Parenting styles are a broad classification of techniques used by parents to deal with their children. A broad range of parenting styles have been identified and although there is some controversy regarding their validity, there is no doubt that there exists a significant number of them. Some of these styles may be referred to as behavioral styles, whereas others may be described as individualistic or eclectic. One of the most widely used parenting styles is the authoritarian parenting style. It is named after the German psychiatrist and philosopher Alfred Wagner, who defined it in his book, “The authoritarian family”. This is also referred to as the transactional parenting style.
Research into parenting styles has revealed that this style can actually promote independence among children. An important outcome from this research was the conclusion that authoritarian parents actually use harsh and controlling behavior to get what they want from their children. However, an important finding from this research was that these children were actually better off if they had a parent with more parental control. Another important finding from this study was that children who were always disciplined followed a similar pattern of behavioral problems as did children who had more free choices. (Another interesting finding from this research was that discipline seemed to lead to more independence for children.)
In addition, this same research concluded that authoritarian parenting styles promoted high levels of stress within the home environment. There is also strong evidence that this style of parenting negatively affects children’s self-esteem and social competence. There is some evidence that these children are less socially competent than other children who are not authoritarian parents. (Another finding from this research was that children who were less disciplined were not at a greater risk of being depressed.)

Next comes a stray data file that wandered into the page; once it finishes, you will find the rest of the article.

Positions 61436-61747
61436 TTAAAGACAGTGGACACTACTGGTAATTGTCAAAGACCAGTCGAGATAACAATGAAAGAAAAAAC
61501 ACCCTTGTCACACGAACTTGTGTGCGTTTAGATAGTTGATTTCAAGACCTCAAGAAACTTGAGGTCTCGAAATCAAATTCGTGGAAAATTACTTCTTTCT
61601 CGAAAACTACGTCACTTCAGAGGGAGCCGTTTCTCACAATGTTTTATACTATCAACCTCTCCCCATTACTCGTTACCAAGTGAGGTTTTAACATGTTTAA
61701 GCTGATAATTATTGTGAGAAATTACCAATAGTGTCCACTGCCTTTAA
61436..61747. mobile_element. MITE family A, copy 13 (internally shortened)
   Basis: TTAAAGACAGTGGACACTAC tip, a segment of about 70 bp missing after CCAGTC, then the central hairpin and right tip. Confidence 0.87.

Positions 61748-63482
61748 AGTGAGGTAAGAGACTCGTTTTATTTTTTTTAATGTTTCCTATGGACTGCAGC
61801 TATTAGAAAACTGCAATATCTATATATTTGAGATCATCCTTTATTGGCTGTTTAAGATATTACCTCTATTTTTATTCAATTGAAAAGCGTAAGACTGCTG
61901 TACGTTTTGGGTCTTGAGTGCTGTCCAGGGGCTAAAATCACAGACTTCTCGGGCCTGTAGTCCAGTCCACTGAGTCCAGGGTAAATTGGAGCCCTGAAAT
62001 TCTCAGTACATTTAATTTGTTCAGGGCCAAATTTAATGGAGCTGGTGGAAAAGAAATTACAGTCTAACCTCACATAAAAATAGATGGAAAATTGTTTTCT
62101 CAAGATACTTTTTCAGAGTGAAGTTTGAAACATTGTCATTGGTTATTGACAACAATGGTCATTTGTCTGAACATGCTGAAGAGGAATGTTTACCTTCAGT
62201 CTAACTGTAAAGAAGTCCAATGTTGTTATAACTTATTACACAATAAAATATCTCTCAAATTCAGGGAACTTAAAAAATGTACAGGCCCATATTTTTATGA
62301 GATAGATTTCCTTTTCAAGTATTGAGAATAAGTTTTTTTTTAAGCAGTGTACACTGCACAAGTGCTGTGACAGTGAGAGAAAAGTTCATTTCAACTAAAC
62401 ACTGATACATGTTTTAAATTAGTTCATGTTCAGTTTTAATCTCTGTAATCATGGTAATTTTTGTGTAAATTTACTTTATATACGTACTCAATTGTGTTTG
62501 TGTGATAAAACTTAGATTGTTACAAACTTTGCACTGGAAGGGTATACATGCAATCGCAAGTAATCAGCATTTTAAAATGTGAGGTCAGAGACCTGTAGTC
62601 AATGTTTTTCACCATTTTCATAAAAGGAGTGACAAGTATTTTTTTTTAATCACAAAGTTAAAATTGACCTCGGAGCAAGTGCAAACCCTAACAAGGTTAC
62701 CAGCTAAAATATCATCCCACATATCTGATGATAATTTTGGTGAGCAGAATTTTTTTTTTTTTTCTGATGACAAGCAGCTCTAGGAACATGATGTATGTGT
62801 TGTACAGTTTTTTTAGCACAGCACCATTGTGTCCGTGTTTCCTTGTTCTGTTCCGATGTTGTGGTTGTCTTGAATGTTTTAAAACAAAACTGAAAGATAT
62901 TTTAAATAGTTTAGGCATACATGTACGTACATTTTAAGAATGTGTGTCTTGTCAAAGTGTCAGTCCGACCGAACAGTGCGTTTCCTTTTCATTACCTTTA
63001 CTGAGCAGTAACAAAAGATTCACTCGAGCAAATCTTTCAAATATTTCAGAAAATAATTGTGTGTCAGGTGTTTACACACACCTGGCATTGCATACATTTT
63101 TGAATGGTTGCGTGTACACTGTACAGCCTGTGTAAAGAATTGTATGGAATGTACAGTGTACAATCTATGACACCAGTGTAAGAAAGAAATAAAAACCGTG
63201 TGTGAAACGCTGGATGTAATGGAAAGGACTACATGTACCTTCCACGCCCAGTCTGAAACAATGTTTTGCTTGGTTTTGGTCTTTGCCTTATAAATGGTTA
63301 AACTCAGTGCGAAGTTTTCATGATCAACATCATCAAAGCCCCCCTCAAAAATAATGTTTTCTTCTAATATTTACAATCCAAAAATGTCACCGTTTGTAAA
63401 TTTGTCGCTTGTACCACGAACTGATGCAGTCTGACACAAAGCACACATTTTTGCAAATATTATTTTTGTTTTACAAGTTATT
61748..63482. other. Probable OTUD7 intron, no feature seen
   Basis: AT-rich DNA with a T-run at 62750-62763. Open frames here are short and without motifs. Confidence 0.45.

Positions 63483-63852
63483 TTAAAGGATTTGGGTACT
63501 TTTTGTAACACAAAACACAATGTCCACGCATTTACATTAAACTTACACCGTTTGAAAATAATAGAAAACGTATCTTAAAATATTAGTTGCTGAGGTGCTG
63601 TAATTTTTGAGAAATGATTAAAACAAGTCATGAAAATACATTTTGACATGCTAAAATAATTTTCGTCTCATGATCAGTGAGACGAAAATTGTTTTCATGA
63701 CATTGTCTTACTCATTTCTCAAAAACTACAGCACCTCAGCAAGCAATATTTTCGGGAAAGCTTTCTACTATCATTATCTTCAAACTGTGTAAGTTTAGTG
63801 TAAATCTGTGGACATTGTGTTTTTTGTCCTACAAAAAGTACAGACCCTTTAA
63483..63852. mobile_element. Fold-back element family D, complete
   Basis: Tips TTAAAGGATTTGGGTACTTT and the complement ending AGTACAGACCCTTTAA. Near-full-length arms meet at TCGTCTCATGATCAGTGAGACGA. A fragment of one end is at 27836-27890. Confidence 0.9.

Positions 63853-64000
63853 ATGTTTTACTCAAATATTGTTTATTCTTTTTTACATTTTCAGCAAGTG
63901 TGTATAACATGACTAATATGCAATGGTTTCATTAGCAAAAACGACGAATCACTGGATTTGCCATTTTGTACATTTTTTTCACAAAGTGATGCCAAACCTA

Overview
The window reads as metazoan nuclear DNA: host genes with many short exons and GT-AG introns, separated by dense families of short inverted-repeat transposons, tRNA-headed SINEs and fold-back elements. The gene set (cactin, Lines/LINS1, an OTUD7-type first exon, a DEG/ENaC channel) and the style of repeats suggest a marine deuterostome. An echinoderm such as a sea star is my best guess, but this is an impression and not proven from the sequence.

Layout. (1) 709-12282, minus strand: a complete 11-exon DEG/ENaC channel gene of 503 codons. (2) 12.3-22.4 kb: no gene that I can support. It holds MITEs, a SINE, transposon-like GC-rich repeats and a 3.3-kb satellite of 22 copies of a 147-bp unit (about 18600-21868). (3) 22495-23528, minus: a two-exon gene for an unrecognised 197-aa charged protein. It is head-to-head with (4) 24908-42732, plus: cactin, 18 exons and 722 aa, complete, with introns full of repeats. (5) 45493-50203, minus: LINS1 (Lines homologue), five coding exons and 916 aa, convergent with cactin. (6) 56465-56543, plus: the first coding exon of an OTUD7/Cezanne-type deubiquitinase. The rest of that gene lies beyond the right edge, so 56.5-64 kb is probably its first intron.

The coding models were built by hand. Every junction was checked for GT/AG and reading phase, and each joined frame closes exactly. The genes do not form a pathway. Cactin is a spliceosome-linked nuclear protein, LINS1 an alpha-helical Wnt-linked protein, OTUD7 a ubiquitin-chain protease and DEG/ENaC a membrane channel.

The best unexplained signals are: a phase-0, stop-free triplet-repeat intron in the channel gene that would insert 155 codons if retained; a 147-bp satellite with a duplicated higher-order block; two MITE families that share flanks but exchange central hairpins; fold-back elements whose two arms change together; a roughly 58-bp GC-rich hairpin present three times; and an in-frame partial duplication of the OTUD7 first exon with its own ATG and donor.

Although it seems obvious that there is some relationship between this parenting style and child behavior problems, there are some other parenting styles that have been linked with increased rates of adolescent delinquency or even substance abuse or addiction. Early childhood oriented parenting style such as authoritarian parenting style will naturally discourage inappropriate behavior in an effort to ensure compliance with parental requests. This can be an effective method and may work well for some families. However, for families who are more liberal and less religious, this parenting style may have little benefit. (This is probably the most important finding from this research, in terms of preventing delinquent behaviors.)
In addition, a number of researchers believe that certain parenting styles promote more favorable child outcomes, but this is not universally true. Some researchers believe that the positive effects of strict parenting are simply the result of a greater parental control over behavior. Authoritarian parents are the opposite of this; they are authoritarian in believing that their way of parenting is best. (Social scientists regard this as the basis for the greater social control and freedom associated with this parenting style.) Although most authoritarian parents do not overtly seek to punish their children, they may use guilt as a means to control them and ensure compliance. Thus, although they discourage negative behavior, they do not necessarily promote positive child outcomes.
Another type of parenting style that appears to promote greater child outcomes is the authoritative parenting style. This parenting style involves setting firm and consistent limits on a child and communicating them to the child in a way that is consistent with cultural norms. However, this parenting style appears to have little connection to any personality characteristic or cognitive function. Authoritative parents often use this approach when they fear that their child is being manipulated or abused by another sibling.
Finally, there is a distinct parenting style that is related to both temperament and self-control. This style was described in a psychological study of preschoolers called the Family Therapy Model. Authors Marc Heckerman and John Holt emphasized that this style of parenting requires parents to set limits and to provide consequences for children’s inappropriate behavior.
The results of the research suggested that all three parenting styles had a positive impact on academic achievement in children. However, differences between the styles were too large to make a valid case that one style was actually better than the other. Also, there was significant difference between the countries involved in the study. Therefore, it appears that there is no definite single parenting style that is best for each child. However, parents who can use all three styles are likely to see greater achievement by their children.